>Linguistic Patrol: What Time Is It?

20 Aug

>It appear some of us did not study our Latin, or possibly just dozed off during the duller parts of How To Tell Time class.

Ante Meridian (or Meridiem). Post Meridiem (or — well, you get it).
a.m., p.m.
These handy little Roman holdovers (though we use them differently*) mark whether a time in twelve-hour notation happened before or after noon.

When a squeaky-clean, nicely-dressed, well-spoken individual inside my TV set smiles out at me and tells me an event is to happen at “Nine a.m. this morning,” or “Seven p.m. this evening,” it just grates. Hey, here’s a thought; since Latin and logic are toooo harrrrd, whyn’t’cha just drop the a.m./p.m. stuff, and leave it at “this morning,” “last night” and so on when referring to time of day?

That is all.
* Julius Caesar thought “3 a.m.” meant three hours before noon. While there were twelve hours in his day, they always filled dawn to dusk, stretching and shrinking to fit as the seasons wheeled by. His nights were divided not into more hours but four watches. Small wonder, then, that he sat in the Senate, yelling “Kill me! Kill me now!” even as they voted him godhood. Or that he never wore a wristwatch.

P.S.: I have had to edit this about six times for repeated words, typos and just plain “not the word I intended to type” errors. Log-in-eye syndrome, once again.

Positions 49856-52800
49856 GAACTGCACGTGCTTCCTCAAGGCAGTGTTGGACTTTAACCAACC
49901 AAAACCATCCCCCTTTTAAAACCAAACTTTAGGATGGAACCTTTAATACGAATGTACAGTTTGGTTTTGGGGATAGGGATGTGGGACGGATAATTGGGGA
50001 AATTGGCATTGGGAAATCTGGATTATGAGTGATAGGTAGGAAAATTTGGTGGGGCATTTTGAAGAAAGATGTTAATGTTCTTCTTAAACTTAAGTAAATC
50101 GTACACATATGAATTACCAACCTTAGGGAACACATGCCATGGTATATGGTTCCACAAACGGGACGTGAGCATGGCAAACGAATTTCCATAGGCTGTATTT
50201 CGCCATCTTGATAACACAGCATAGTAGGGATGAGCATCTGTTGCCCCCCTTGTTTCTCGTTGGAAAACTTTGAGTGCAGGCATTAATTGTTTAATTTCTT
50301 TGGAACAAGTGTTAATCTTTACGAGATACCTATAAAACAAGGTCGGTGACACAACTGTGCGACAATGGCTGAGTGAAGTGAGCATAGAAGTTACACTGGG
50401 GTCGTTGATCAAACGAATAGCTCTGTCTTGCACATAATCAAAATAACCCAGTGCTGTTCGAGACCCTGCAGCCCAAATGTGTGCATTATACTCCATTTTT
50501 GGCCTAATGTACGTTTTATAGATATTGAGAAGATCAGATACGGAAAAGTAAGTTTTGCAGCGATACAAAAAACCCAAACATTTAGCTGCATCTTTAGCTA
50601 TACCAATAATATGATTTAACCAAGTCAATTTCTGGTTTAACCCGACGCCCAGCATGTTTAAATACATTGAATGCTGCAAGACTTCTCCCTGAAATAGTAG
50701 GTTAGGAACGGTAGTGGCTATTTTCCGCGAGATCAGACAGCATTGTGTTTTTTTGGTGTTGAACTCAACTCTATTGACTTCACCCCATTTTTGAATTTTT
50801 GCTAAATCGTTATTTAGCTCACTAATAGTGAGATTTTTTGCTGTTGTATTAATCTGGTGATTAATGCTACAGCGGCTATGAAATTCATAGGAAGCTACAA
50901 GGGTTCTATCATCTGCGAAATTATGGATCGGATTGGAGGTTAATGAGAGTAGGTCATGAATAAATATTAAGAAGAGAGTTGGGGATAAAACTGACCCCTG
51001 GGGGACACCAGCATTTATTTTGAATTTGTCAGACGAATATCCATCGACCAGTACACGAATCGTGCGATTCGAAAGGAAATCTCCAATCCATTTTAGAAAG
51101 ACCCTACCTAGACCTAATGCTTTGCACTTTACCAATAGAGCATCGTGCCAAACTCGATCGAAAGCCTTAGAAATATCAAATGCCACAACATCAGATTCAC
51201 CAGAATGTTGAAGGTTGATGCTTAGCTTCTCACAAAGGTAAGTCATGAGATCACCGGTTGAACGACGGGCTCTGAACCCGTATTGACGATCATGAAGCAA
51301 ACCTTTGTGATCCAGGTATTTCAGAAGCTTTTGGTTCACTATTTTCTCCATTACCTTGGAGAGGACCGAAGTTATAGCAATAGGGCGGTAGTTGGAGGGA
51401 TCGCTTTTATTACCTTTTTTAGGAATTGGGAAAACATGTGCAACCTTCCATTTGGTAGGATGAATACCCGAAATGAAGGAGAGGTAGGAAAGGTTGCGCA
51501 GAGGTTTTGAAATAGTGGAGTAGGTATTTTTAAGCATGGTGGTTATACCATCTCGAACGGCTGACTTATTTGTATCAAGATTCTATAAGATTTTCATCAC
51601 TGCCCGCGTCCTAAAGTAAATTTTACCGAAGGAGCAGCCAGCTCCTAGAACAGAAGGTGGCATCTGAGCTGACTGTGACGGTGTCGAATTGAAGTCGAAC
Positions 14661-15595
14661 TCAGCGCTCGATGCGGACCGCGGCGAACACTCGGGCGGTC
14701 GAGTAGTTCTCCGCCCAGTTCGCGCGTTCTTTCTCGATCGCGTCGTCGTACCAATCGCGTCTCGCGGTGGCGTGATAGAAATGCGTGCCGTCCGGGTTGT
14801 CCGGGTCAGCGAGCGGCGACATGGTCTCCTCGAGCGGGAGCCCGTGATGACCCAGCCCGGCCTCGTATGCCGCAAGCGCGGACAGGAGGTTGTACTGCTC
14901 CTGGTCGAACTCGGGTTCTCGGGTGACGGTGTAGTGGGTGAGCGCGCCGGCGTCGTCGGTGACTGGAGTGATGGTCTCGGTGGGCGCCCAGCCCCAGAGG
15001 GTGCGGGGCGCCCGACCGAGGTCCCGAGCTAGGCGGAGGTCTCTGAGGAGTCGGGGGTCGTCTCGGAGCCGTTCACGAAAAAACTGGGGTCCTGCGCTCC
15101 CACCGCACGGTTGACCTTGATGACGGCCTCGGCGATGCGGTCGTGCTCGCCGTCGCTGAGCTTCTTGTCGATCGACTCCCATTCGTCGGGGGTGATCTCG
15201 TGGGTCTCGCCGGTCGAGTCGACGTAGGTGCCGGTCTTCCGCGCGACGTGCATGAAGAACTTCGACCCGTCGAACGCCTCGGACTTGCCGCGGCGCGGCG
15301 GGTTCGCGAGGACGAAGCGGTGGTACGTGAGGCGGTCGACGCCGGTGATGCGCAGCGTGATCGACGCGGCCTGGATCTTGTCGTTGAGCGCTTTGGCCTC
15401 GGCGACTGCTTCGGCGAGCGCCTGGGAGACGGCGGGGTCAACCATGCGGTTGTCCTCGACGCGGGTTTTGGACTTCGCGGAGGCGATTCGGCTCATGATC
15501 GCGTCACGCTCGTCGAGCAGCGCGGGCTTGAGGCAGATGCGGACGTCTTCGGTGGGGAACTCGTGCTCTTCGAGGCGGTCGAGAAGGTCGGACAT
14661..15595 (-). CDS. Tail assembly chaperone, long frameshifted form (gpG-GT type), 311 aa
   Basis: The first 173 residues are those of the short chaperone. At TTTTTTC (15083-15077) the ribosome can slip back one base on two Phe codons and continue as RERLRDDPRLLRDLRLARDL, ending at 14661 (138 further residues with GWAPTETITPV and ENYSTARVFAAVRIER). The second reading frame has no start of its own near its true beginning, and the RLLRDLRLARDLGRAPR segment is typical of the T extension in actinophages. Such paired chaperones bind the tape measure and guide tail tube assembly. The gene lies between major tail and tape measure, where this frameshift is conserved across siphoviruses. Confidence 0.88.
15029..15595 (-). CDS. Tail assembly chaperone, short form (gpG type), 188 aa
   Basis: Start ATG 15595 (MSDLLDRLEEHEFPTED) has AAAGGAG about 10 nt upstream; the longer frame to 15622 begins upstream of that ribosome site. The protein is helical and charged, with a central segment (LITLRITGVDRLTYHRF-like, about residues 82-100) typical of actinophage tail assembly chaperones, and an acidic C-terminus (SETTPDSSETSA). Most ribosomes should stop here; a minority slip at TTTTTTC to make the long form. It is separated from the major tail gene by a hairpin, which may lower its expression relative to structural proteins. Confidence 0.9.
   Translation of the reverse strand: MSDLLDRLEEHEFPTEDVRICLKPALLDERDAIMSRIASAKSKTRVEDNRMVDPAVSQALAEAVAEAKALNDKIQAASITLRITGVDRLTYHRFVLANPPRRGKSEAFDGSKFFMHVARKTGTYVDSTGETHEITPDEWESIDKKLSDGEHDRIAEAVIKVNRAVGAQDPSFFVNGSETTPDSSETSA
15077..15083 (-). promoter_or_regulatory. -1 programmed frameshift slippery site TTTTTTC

13 Responses to “>Linguistic Patrol: What Time Is It?”

  1. Anonymous 20 August 2010 at 5:29 pm #

    >Hallalujah! Thanks for this. I'm printing it and sending it to our local NPR affiliate news director. It's too much from the Department of Superfluous Redundancy Department.Anon, Don

  2. JohnMXL 20 August 2010 at 5:55 pm #

    >Ranks right up there with "ATM machine", "PIN number" or stating an amount of money as $X dollars.

  3. Ed Rasimus 20 August 2010 at 7:08 pm #

    >My professional gag moment comes every time I see "fighter jet" in the media rather than "jet fighter"–you wouldn't refer to a P-51 Mustang as a "fighter prop". The type if fighter, the adjective is jet. In English the adjectives come before the nouns. Written at three hours before the meridian, but nine hours after midnight–just to be specific.

  4. BobG 20 August 2010 at 7:35 pm #

    >One of the reasons I prefer "military time"; you don't need the add-ons, and there is no ambiguity about what time it is.

  5. Loki1776 20 August 2010 at 8:58 pm #

    >Then there's always "Please RSVP".

  6. George 20 August 2010 at 9:37 pm #

    >IN AGREEMENT WITH YOU AND YOUR CORRESPONDENTS ON THIS ISSUE. I'd like to add to the list, 'professional' announcers, who cannot prounounce temperature(meterologists-you know who you are), jewelry – made from jewels, not jewelers.

  7. Larry 20 August 2010 at 10:20 pm #